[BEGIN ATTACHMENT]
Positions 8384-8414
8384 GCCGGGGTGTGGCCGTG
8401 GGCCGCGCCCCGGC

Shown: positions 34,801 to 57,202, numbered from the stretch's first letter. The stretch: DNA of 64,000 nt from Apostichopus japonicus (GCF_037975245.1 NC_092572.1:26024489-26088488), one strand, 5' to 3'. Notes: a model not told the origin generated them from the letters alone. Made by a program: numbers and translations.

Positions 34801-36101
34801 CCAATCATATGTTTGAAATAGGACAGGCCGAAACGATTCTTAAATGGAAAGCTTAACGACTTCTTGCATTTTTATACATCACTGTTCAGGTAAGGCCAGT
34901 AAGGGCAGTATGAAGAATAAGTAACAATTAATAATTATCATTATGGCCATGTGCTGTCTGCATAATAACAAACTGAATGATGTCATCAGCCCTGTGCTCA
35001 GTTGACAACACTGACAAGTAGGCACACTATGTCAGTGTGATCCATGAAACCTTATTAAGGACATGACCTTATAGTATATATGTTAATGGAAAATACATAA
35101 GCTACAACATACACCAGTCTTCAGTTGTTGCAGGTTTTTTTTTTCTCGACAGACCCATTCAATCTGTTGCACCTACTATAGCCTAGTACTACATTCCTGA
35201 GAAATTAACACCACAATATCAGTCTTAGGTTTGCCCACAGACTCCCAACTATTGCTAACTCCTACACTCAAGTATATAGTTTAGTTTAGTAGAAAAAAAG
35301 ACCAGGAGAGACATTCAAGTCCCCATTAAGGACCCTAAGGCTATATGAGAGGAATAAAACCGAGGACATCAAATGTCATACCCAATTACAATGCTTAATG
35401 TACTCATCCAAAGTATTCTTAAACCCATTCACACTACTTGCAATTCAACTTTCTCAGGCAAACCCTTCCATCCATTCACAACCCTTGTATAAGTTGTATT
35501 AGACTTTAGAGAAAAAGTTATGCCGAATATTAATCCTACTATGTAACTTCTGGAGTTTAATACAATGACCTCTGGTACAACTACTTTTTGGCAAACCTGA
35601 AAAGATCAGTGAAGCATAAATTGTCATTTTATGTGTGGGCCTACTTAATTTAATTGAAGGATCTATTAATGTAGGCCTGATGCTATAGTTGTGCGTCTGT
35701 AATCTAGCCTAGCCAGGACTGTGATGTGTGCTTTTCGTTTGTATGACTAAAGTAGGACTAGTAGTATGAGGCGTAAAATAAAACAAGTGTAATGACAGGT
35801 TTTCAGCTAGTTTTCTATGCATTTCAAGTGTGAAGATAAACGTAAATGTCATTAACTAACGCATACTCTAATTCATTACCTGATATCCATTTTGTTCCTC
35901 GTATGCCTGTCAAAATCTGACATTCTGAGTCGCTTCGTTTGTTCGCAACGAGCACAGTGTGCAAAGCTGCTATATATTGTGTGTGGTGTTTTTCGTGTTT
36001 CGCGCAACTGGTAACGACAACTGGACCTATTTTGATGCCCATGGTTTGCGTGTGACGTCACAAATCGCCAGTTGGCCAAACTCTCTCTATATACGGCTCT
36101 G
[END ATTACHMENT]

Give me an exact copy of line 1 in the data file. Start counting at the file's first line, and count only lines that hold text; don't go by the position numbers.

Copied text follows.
Positions 8384-8414